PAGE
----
How can the Rafale be produced–and offered for export–at an economic price when the production rate is only about one aircraft per month? Official French statistics give a unit production cost of only ?64- to ?70 million in 2008 prices, depending on variant, excluding amortization of development costs, but including value-added tax of 19.6 percent (which would not be payable on export aircraft).
Eurofighter hopes that the four partner nations will agree the technical specification for an active array radar for the Typhoon by year-end. To date, only a demonstration model of the E-scan Captor radar has flown on the combat jet.
The Eurojet EJ200 that powers the Eurofighter achieved a milestone earlier this month when the first engine to be completed to the full operational clearance standard surpassed 1,000 on-wing hours. Engine number EN1030 was built by Rolls-Royce at Filton and was delivered to the UK Royal Air Force in 2003. It has subsequently flown in two Typhoon aircraft stationed at RAF Coningsby without the need for any unscheduled maintenance.
The strategic importance of active array airborne radar technology in Europe cannot be understated, according to EADS Defence Electronics (Hall 2 Stand A151). The company has invested heavily in advanced transmit/receive (T/R) modules that have a variety of applications. The advantages of using T/R modules for airborne fire control, as well as airborne and ground-based surveillance are well recognized.
The four Eurofighter partner nations (Germany, Italy, Spain and the UK), reached an agreement early this month on a course of action concerning the third tranche of Eurofighter production. Tranche 3 covers the final 236 aircraft of the 620-aircraft umbrella contract.
The four partner nations in Eurofighter have agreed to delay until 2015 the introduction of the Meteor, the advanced rocket-ramjet beyond visual range air-to-air missile (BVRAAM) designed by MBDA. The UK Ministry of Defence (MoD) is managing the development of Meteor, and is the only country to have committed to production so far. However, the MoD told the UK National Audit Office that it was falling into line with Germany, Italy and Spain.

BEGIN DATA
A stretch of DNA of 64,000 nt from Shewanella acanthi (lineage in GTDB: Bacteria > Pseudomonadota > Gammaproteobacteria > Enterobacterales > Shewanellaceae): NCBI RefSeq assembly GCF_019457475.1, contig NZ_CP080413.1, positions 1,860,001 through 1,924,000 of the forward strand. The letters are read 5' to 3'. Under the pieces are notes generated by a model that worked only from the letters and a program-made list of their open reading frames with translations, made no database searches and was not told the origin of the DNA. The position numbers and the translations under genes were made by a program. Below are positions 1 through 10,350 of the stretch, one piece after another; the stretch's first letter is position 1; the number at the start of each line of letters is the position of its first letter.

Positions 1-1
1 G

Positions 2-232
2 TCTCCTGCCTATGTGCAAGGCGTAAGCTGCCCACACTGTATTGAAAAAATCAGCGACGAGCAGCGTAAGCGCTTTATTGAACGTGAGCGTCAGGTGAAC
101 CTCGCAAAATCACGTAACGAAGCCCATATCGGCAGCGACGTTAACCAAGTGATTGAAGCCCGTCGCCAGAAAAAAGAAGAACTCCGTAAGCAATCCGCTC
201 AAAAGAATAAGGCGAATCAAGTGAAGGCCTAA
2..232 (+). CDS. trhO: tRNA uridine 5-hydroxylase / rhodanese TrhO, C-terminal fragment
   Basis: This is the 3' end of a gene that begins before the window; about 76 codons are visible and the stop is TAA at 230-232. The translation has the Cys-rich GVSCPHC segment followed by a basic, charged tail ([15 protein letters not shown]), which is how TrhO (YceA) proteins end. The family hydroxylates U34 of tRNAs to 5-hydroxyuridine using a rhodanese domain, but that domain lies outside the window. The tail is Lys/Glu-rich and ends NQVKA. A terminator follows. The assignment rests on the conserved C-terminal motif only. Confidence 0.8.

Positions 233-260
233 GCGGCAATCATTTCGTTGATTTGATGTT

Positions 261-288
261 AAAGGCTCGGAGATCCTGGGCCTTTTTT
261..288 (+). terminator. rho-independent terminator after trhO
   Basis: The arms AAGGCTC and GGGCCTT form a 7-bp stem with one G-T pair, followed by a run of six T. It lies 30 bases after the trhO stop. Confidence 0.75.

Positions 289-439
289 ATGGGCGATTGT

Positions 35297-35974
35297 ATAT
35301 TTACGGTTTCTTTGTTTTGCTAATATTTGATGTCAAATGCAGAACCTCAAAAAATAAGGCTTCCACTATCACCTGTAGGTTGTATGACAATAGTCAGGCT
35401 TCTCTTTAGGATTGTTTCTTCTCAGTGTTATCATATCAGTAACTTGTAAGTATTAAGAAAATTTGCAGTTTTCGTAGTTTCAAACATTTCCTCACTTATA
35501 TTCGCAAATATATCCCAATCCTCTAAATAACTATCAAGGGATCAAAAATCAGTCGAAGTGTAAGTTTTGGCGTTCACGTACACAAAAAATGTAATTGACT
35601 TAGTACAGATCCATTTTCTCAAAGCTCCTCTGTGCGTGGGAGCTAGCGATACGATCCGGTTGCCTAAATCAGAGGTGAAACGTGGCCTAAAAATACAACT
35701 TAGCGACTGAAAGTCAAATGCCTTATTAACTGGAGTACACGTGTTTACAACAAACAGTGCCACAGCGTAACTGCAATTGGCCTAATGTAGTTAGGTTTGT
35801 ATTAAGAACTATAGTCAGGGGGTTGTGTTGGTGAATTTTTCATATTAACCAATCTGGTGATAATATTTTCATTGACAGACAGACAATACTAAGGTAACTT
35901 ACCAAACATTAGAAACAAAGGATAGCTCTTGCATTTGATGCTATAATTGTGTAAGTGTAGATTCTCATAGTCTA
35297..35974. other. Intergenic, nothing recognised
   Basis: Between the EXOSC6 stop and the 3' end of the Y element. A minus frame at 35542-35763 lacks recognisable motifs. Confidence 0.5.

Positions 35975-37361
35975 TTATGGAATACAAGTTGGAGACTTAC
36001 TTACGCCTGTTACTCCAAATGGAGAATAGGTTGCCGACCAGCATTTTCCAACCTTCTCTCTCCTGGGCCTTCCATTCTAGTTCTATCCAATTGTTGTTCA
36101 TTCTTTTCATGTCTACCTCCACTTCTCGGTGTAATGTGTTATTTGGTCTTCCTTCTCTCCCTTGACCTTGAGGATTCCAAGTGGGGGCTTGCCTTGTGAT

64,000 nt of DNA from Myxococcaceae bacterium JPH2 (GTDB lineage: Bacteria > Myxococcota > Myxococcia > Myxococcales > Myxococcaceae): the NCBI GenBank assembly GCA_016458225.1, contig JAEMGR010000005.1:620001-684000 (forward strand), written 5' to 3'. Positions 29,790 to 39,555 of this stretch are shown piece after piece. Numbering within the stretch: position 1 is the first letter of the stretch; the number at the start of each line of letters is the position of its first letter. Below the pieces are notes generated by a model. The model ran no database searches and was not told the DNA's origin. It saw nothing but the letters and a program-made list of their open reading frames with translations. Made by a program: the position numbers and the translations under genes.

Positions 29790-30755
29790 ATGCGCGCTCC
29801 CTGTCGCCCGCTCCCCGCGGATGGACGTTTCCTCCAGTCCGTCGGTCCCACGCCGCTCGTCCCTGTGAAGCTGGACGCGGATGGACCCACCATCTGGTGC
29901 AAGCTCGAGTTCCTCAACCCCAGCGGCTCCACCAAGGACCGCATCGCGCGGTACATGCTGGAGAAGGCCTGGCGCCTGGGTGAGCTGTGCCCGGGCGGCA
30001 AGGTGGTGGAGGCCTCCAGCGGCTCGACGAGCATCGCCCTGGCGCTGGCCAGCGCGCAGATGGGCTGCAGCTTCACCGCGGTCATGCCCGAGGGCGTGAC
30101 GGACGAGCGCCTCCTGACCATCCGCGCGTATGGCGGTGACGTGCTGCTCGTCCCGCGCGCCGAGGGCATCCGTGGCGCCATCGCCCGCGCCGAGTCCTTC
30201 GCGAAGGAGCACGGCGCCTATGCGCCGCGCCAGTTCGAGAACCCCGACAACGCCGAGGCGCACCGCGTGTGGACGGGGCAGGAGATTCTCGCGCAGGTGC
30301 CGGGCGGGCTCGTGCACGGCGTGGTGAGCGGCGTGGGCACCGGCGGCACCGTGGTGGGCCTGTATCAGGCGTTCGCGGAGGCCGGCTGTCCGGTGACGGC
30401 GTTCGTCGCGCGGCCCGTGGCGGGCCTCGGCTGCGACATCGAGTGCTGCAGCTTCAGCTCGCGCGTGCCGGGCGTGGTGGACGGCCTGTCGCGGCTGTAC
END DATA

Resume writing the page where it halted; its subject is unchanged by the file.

Saab reacted with vigor to a statement by the Norwegian government that the Gripen fighter was inferior to the Lockheed Martin F-35 JSF in most aspects of performance–and was also more expensive. Norway had been evaluating the Gripen NG (New Generation) as an alternative to the JSF, and Saab had high hopes of launching the NG version with the help of its Scandinavian neighbor.
As negotiations continue between Eurofighter and the four European partner nations over the Tranche 3 buy, reports are proliferating that Italy and the UK are trying to offload their previously planned purchases to third parties. British newspapers have reported that Oman might take 24 Typhoons and Saudi Arabia up to 48 more, adding to the 72 that the Kingdom has already purchased (the first of which flew recently and is shown above).
Eurofighter CEO Aloysius Rauen made a strong plea here yesterday for the four partner nations–the UK, Germany, Italy and Spain–to close the deal for 236 more Typhoon combat jets. “My highest goal is to ensure the continuity of production. That way we avoid extra cost,” he said. Rauen confirmed that the UK and Italy have requested information on what it would cost to buy fewer airplanes–or none at all.
Although India’s 126-aircraft requirement is the main prize for the world’s fighter manufacturers, major procurement decisions in Brazil and Switzerland are expected to be made long before Delhi makes its choice.